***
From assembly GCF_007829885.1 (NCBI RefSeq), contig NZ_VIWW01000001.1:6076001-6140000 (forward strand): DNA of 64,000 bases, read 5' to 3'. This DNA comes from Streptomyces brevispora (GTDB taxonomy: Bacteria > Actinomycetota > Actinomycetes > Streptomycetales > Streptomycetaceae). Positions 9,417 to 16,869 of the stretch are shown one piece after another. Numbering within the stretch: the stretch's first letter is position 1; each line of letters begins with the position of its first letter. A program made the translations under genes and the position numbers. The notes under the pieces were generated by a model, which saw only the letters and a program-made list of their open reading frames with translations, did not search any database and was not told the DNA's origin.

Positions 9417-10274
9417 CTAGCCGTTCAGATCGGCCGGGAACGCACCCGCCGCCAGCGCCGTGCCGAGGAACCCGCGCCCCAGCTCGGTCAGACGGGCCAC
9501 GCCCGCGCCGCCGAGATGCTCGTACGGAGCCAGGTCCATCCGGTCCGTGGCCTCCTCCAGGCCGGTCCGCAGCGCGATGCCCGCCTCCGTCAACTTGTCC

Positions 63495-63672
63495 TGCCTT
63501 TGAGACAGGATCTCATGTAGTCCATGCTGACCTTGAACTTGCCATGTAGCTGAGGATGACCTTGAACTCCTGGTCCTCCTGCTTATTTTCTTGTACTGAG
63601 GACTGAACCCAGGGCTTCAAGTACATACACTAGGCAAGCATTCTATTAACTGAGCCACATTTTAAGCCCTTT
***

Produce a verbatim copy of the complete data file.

From assembly GCF_007829885.1 (NCBI RefSeq), contig NZ_VIWW01000001.1:6076001-6140000 (forward strand): DNA of 64,000 bases, read 5' to 3'. This DNA comes from Streptomyces brevispora (GTDB taxonomy: Bacteria > Actinomycetota > Actinomycetes > Streptomycetales > Streptomycetaceae). Positions 9,417 to 16,869 of the stretch are shown one piece after another. Numbering within the stretch: the stretch's first letter is position 1; each line of letters begins with the position of its first letter. A program made the translations under genes and the position numbers. The notes under the pieces were generated by a model, which saw only the letters and a program-made list of their open reading frames with translations, did not search any database and was not told the DNA's origin.

Positions 9417-10274
9417 CTAGCCGTTCAGATCGGCCGGGAACGCACCCGCCGCCAGCGCCGTGCCGAGGAACCCGCGCCCCAGCTCGGTCAGACGGGCCAC
9501 GCCCGCGCCGCCGAGATGCTCGTACGGAGCCAGGTCCATCCGGTCCGTGGCCTCCTCCAGGCCGGTCCGCAGCGCGATGCCCGCCTCCGTCAACTTGTCC

Positions 63495-63672
63495 TGCCTT
63501 TGAGACAGGATCTCATGTAGTCCATGCTGACCTTGAACTTGCCATGTAGCTGAGGATGACCTTGAACTCCTGGTCCTCCTGCTTATTTTCTTGTACTGAG
63601 GACTGAACCCAGGGCTTCAAGTACATACACTAGGCAAGCATTCTATTAACTGAGCCACATTTTAAGCCCTTT